"Descent" is a memoir by the author of "Snow Falling On Cedars" (which, if you have not read, you should), telling the story of his descent into depression following 9/11, and his slow ascent back to his family, friends and writing. $2.99.
I have not read this one yet, but I bought it when it was a little more expensive than this price. It looks very good. "The Sisterhood" is the story of a child adopted after a tragedy in South America and raised in the US by a good family. At age 19, on track to have it all, another tragedy derails her. She travels to Spain to finish her college thesis on a 16th century artist who has connections with her past. $3.99. 

A wonderful children's book by Ree Drummond, aka The Pioneer Woman from cookbook and Food Network fame. Charlie, The Ranch Dog is very cute, very loveable, and a favorite of my younger daughter. $1.99. 

Sunday, September 22, 2013

Good deals for today and re-scaring myself with The Shining in anticipation of Doctor Sleep

Every day I scour Amazon for the best deals, trying to find the gems among the dirt and dust. Mind you, there are a lot of great authors writing today, and many are doing direct publishing, so I know I miss a bunch. Thinking too hard about this can make me crazy--I want to read everything worth reading, but this means sifting through the others that might not be so worth my time. But then there are those books that may hold in them lots of promise; the book might not be great, but you know that author will do well.

I'm going to take some time every few days (maybe everyday? but no promises) to highlight 'GEMS' I have found. I know there are a lot of places to find the 'deals', so I really only want to do those that are worth buying. A deal is only a deal if you're going to read it, right?

P.D. James is always a good bet, especially for $1.99. "Unnatural Causes" revolves around a famous author found dead in a lake with both hands cut off, and Superintendent Adam Dalgliesh is called upon to solve the mystery. James creates a cast of unlikable authors, making you wonder WHO she's talking about.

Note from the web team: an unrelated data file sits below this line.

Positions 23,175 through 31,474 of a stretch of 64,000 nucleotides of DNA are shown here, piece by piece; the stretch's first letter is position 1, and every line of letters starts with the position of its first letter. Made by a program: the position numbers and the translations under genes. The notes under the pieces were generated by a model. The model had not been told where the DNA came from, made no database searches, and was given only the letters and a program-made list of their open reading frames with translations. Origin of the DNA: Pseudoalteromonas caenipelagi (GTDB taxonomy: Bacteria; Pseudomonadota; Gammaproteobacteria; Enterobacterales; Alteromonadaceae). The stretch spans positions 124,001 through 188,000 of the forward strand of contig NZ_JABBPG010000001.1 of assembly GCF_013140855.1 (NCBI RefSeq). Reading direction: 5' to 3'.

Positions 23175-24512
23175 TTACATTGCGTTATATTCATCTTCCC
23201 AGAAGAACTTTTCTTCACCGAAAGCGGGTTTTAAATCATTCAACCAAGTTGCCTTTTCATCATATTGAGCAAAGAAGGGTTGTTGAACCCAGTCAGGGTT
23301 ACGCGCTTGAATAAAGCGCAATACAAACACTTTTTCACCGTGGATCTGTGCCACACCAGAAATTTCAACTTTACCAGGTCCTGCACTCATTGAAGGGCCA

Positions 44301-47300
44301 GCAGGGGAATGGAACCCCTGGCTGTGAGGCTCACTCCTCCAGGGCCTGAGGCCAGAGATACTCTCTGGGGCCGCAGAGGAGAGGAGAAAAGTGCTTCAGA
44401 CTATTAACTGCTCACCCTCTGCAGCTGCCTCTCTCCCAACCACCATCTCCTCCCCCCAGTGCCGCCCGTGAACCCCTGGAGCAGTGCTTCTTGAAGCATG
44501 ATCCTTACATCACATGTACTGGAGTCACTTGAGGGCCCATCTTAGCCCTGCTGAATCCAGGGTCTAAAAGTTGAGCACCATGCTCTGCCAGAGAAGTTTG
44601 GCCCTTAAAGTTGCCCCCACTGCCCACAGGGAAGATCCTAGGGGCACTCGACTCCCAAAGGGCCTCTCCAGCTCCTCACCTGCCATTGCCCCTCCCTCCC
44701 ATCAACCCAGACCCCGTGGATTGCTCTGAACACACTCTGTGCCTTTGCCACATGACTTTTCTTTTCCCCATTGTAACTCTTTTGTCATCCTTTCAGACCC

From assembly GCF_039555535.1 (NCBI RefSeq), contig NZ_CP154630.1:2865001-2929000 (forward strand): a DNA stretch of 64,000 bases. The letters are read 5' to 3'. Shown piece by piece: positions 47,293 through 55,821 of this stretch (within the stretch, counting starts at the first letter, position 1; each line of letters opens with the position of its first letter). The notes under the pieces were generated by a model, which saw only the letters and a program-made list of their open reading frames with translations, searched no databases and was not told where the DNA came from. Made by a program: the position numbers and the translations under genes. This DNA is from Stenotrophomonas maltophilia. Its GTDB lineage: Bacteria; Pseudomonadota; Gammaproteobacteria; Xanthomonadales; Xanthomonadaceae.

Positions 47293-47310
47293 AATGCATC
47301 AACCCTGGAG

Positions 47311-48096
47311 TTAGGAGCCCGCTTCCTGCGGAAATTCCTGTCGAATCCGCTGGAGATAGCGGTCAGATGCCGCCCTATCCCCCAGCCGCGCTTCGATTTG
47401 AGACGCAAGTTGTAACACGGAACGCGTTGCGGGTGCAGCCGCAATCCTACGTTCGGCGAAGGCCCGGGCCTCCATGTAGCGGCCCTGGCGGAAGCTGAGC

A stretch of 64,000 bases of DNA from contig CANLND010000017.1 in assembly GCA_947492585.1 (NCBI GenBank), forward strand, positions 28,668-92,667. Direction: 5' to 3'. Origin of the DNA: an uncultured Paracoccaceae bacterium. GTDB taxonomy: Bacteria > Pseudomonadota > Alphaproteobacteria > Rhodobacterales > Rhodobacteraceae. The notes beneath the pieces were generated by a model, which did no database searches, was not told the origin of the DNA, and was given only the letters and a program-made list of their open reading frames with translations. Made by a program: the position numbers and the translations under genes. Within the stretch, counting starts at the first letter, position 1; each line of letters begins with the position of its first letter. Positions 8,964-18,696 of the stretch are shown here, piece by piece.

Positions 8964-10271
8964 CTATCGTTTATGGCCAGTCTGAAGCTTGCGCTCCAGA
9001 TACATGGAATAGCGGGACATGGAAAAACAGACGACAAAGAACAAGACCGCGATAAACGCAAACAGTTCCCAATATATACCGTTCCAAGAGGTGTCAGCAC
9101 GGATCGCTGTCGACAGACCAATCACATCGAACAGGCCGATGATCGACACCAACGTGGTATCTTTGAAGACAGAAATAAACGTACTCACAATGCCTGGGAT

I LOVED this book. Vincent Zandri had some set backs in his earlier career, but took to direct publishing to get his books and himself back out there. "The Innocent" is a great mystery for $1.99.

Annie Proulx's "The Shipping News" is one of the best books I've read. I loved this book, and love her as a writer.  This story of a writer who returns to his 'ancestral' home of Newfoundland with his two daughters after his wife is killed, this book won a Pulitzer Prize and a National Book Award. Well worth the $1.99.

"That's your job in this hard world, to keep your love alive and that you get on, no matter what. Pull your act together and just go on."

I decided to re-read The Shining in anticipation of Doctor Sleep and was pleasantly surprised. I first attempted to read this book when I was eight, at which point my mother discovered it and took it away from me in horror after nightmares kept me awake for a few nights. I went back to it in my teen years, and read it at least three more times. And then I put it away as childish.

Don't get my wrong, I love Stephen King. And The Shining was a must for a child of Colorado, growing up not far from Estes Park. The Stanley Hotel is said to be The Overlook, although it is in Estes Park and not higher up, and it is reachable in the winter. But there came a time when I believed I had outgrown that kind of scary, forgetting how psychologically scary The Shining actually is.

I re-read this just in time for the sequel Doctor Sleep, about 35 years after The Shining. And it is just a creepy-scary, just as real. Just like many books, re-reading it creates a different feeling. Reading it as a child I identified with Danny, the young son with "the shining." This time I'm a mother and a wife and I read it identifying with Wendy AND Jack. Both are flawed but wanting to be better, but sometimes the demons find you.

And, like most Americans, the movie has snuck into my thinking. I remember both Jack and Wendy differently because of the movie (which is good, but doesn't do them justice). In the movie, Jack lets the evil in easily, which doesn't happen in the book. And Wendy is a dishrag of a woman, which she definitely is not in King's original version of her.

So, this book still scared me, maybe more than in my youth, because you know, as an adult, how hard it is to keep all the demons out (although we usually don't have to deal with a possessed hotel). Even beyond that, it scared me in a things-that-go-bump-in-the-night kind of way. It made me wished I had read it just slightly slower, because I still have two days to wait for Doctor Sleep.